To be honest, waking every two to three hours at night still is pretty normal at 9 months. Both mine did it and so did all our friends' babies. Solids haven't really kicked in and they still want to feed at night.

During the day is trickier - I would second the sling. However this is also top age for separation anxiety so you may just need to hold him till he goes to sleep. DD certainly wouldn't be put down in her cot at this age unless she was already asleep. It's age-appropriate and if possible, you should go with what he needs.

blindlyovertherainbow Tue 05-Mar-13 16:37:59

Have you tried loud white noise ( as in Hoover/hairdryer loud)? My 6mo sleeps much better with it on - we got a recording of a hairdryer from iTunes and play it on loop all night. It's very soothing for babies after being in a noisy womb, plus stops disruption from other household noises.

DDYJ Tue 05-Mar-13 18:19:27

To be honest, we'd be perfectly happy if he could manage 2-3 hour chunks fairly consistently. At the moment he sometimes gets to 2-3 hrs for his first stint each night. But it's then usually followed by waking every 45-50 minutes, in discomfort, for the rest of the night. We're not expecting him to sleep through, as nice as that would be. But we would love to get to a place where we can take turns with wake ups and both manage more than 4 hrs broken sleep a night.

I think the noise suggestion is a good one. It tends to be music that soothes him so I might try putting something soft on repeat while he sleeps to see if it can help him through his light sleep phase.

ZuleikaD Tue 05-Mar-13 18:21:17

Death metal is nice and grungy to have on very low as a soothing sound (really).

stargirl1701 Tue 05-Mar-13 18:56:23

Have you read 'the no cry sleep solution'? We are trying some ideas from there at the moment.

Similar situation. 6 month old DD. Silent reflux diagnosed but suspected CMPI. Very unsettled both napping and overnight. I'm on the High Needs Baby Thread - lots of support there too grin

Dr Tanya Byron has a TV show (I think it starts tonight) about sleep. Maybe some ideas there.

noblegiraffe Tue 05-Mar-13 19:21:40

I had a nightmare sleeper too, the 45 minute wakings all night is an absolute killer. Mine didn't have any food intolerances but he did have constipation and the lactulose he was on made his tummy uncomfortable, until we figured out not to give it to him in the evening.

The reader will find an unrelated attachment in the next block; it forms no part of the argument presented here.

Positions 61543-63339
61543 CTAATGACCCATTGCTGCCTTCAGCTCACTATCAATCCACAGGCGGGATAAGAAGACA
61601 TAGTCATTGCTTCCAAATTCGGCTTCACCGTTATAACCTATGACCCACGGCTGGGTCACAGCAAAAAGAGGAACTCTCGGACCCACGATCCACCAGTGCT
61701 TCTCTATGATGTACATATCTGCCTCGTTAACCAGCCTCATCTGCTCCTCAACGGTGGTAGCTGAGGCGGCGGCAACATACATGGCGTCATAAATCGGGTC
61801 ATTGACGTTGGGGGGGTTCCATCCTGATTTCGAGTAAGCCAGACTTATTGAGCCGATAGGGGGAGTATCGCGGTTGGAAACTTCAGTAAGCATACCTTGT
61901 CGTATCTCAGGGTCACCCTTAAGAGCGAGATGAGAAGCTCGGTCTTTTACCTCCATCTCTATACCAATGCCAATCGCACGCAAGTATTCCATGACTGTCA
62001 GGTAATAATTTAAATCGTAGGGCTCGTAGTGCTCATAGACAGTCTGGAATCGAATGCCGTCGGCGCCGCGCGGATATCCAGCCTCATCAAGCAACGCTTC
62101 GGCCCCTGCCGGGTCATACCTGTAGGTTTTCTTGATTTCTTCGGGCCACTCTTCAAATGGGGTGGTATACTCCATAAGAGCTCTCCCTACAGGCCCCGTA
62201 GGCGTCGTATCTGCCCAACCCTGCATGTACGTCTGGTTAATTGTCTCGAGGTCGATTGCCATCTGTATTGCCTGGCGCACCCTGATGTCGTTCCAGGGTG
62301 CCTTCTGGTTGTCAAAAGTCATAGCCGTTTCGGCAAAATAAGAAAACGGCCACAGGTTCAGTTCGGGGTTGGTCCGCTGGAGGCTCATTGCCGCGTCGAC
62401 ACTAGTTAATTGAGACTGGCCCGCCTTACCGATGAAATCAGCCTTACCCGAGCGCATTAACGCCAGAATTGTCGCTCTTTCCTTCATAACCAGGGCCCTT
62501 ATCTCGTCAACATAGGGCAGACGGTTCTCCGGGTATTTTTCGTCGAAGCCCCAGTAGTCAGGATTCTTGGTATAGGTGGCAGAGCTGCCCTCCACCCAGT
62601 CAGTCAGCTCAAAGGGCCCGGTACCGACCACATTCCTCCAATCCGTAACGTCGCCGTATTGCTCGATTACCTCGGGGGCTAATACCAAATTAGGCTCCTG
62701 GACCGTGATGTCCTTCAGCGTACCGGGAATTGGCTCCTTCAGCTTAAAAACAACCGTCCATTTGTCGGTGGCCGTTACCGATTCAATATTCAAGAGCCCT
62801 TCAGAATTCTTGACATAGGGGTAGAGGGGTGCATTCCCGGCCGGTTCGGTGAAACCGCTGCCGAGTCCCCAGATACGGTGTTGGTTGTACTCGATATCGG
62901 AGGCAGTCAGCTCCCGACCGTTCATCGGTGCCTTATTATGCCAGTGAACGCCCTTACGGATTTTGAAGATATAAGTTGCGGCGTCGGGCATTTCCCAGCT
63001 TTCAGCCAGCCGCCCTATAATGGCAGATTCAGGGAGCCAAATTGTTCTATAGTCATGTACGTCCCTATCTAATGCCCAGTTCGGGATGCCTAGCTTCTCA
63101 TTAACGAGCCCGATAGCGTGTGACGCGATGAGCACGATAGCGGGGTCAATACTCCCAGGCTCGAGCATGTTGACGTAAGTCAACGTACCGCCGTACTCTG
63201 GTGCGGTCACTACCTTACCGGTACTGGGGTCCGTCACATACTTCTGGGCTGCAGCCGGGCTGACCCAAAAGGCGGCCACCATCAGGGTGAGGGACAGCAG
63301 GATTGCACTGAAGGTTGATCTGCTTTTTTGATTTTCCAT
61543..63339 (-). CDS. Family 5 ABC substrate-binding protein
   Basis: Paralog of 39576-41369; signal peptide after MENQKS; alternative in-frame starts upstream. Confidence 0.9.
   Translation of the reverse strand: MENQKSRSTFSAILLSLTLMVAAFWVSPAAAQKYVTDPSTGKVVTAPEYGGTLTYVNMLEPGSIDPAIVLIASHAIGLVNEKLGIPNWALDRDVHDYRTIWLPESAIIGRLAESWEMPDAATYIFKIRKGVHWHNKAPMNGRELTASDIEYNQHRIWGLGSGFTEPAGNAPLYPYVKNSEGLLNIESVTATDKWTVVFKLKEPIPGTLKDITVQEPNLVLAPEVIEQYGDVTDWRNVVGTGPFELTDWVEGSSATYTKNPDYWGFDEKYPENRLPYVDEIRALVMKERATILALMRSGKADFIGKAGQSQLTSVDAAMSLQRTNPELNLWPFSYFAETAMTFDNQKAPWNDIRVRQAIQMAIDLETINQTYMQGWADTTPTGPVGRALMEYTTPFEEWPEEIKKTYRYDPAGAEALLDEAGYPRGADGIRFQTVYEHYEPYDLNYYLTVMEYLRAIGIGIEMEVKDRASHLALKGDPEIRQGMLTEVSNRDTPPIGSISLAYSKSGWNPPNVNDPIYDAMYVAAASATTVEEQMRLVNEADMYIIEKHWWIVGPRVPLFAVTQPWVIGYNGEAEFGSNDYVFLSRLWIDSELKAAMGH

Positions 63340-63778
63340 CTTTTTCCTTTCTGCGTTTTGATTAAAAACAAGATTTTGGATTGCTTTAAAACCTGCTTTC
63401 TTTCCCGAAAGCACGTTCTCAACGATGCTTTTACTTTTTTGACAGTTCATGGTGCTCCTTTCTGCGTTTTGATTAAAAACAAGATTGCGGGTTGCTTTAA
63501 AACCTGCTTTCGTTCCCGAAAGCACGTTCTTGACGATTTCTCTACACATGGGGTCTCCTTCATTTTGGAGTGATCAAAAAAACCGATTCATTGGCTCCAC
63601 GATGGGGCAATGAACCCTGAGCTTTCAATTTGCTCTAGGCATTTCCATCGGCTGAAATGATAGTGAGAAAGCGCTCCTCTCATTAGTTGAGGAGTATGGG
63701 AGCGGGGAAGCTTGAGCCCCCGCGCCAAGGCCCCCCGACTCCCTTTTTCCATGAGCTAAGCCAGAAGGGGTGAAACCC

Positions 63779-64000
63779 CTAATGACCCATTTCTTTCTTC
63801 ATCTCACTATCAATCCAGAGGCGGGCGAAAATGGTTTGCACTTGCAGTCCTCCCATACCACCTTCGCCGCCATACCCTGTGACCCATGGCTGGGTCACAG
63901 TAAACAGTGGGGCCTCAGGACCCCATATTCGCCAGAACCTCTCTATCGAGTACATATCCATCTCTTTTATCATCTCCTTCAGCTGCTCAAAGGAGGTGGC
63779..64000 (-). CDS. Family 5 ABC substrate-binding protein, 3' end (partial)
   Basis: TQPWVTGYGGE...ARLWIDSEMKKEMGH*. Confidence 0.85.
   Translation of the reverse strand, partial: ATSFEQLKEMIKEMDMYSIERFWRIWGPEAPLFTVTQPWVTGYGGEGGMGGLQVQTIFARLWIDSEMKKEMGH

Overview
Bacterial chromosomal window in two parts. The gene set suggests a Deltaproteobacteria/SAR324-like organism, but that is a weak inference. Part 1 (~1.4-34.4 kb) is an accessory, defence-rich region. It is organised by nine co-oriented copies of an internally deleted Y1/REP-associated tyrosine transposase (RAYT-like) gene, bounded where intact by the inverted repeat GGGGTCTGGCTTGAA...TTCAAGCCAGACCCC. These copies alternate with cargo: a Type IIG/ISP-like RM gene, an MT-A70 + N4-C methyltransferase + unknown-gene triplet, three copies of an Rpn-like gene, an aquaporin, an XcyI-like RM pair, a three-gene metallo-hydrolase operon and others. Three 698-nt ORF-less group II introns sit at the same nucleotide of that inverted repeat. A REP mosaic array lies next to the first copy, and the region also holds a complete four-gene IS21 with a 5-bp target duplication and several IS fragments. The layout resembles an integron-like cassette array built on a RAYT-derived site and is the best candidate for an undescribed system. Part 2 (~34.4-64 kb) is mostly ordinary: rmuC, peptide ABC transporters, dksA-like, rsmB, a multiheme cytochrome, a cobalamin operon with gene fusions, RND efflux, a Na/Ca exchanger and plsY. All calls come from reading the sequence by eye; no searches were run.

We used to rock him to sleep, but when he got too heavy we found shush patting worked (pick up put down was a non-starter). He was sleeping on his front by this time, with his bum in the air, we would firmly pat his bottom rhythmically so it rocked him a bit, while going shshshshshshs. It calmed him down and he would eventually fall asleep. Although it could take a while, it was a billion times better than rocking. When he got older the patting went, then the shushing was replaced by a musical cot mobile. Night wakings gradually got better and better.

He's now three and a better sleeper than many of his friends. It was a long time getting here though!

PeggyL Wed 06-Mar-13 17:07:46

I wouldn't totally reject homeopathy, my 2.5 DS is seeing one and it's working so well, she is also treating my 7 week old DD for colic and it's virtual disappeared (fingers crossed!), good luck anyway.

JiltedJohnsJulie Thu 07-Mar-13 18:15:17

Sorry am a bit late to this thread and haven't read it all so sorry if I'm repeating.

9 months is a classic sleep regression. Things will get better smile.

We've also been through similar, our DS had various medical conditions which made his sleep a nightmare. In my experience he doesn't need to learn to be put done or to sleep in his cot, what he does need to learn is that you are there for him. It is really tough when you are sleep deprived but go with the cuddles or even go for a nap with him in your bed. It really, really won't last forever. My DS is nearly 9 now, asks to go to bed if he's tired, sleeps around 10 hours a night and only wakes us if he's ill. You will get there.

JiltedJohnsJulie Thu 07-Mar-13 18:16:19

Just read about the Dr Tanya Byron show, which channel is that on!

tethersend Thu 07-Mar-13 18:25:30

DD is alarmingly similar, and I was referred to the sleep clinic. It turns out that she seems to have sleep apnoea.

It may be worth asking your HV for a referral to a sleep clinic and/or getting his adenoids/tonsils checked out.

stargirl1701 Thu 07-Mar-13 19:16:40

I want to say Channel 4 but, tbh, I'm not sure. I read an article about it in The Times.

JiltedJohnsJulie Thu 07-Mar-13 20:28:24